In one of my previous posts, I drew attention to a TED talk given by Sir Ken Robinson detailing his views on education. (Read it here.)
The main point he was getting at is that we should be giving the arts the same level of respect as we do the traditional powerhouses – science, maths and the like. It is an ideal that really resonates with me and my post alluded to that fact.
I came across another great account which I believe frames the argument quite well. I felt compelled to share it.
Kevin Kelly is an experienced writer and is the founding executive editor of Wired magazine.
In his book ‘What Technology Wants’ he brings up a fascinating parallel between technology and the arts:
“Even if we acknowledge that technology can exist in disembodied form, such as software, we tend not to include in this category paintings, literature, music, dance, poetry, and the arts in general. But we should. If a thousand lines of letters in programming code qualifies as a technology, then a thousand letters of English (Hamlet) must qualify as well. They both change our behaviour, alter the course of events, or enable future inventions. A Shakespeare sonnet and a Bach fugue, then, are in the same category as Google’s search engine and the iPod: They are something useful produced by a mind.”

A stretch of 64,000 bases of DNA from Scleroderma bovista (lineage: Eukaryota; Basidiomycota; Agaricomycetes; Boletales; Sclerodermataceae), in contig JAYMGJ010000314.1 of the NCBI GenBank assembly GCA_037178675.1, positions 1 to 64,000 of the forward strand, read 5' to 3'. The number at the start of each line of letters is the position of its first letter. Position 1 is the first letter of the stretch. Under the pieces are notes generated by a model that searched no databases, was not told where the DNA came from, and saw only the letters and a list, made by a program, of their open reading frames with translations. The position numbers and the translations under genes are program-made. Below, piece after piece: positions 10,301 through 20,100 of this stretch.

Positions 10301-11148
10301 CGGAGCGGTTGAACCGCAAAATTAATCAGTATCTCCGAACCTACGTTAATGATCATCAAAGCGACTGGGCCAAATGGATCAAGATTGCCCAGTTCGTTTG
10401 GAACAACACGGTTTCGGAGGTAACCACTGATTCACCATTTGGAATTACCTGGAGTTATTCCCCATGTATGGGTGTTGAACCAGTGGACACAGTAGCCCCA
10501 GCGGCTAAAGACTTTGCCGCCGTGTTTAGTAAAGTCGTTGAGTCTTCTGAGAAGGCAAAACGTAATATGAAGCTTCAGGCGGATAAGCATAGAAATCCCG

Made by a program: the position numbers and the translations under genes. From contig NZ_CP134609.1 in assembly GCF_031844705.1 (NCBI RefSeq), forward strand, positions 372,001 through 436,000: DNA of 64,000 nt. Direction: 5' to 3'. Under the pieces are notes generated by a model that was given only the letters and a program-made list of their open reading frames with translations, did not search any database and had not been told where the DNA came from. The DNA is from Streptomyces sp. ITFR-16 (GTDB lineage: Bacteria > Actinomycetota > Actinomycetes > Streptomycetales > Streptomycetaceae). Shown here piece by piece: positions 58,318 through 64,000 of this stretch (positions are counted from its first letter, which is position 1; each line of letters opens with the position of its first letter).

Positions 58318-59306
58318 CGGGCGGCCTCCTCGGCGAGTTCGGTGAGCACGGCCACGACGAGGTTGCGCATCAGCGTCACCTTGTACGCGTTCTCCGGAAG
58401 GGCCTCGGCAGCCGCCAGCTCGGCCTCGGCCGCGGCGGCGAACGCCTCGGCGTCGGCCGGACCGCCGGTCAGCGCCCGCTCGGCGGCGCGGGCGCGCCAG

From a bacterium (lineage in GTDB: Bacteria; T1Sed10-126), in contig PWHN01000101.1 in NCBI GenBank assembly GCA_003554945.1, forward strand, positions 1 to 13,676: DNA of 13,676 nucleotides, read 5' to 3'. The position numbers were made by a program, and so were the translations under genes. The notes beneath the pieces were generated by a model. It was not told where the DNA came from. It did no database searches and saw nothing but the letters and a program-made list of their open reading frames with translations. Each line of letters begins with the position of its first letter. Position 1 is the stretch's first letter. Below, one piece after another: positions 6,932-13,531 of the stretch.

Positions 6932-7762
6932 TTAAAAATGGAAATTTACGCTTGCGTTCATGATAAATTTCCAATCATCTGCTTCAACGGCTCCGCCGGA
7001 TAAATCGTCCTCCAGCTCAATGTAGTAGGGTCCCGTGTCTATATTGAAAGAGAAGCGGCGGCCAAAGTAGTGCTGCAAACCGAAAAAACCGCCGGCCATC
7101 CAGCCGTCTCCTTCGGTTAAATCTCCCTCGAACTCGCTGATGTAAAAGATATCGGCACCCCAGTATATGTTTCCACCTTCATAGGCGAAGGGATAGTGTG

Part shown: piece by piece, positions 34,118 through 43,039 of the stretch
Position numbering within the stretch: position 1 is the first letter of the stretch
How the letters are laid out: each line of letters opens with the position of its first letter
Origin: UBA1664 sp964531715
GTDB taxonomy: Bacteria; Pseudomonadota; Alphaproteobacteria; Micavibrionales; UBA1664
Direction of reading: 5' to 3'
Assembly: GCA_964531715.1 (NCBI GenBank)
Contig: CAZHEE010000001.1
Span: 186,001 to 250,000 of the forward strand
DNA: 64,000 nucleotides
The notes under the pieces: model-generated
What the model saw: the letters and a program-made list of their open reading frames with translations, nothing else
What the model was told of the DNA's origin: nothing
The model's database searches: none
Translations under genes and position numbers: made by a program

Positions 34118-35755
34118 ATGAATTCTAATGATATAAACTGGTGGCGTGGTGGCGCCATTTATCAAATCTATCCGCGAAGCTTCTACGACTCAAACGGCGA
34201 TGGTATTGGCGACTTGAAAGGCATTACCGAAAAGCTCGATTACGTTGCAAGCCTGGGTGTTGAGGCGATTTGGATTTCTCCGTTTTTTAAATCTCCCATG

If we pride ourselves in intellectual excellence in the fields of Science, Maths and Technology – why do the Arts not deserve the same focus? Why do we force these topics down the throats of children whose passions don’t lie there? The children who might actually better serve our society through dance, or Art, or Poetry.
Don’t they deserve that?
Just something to think about.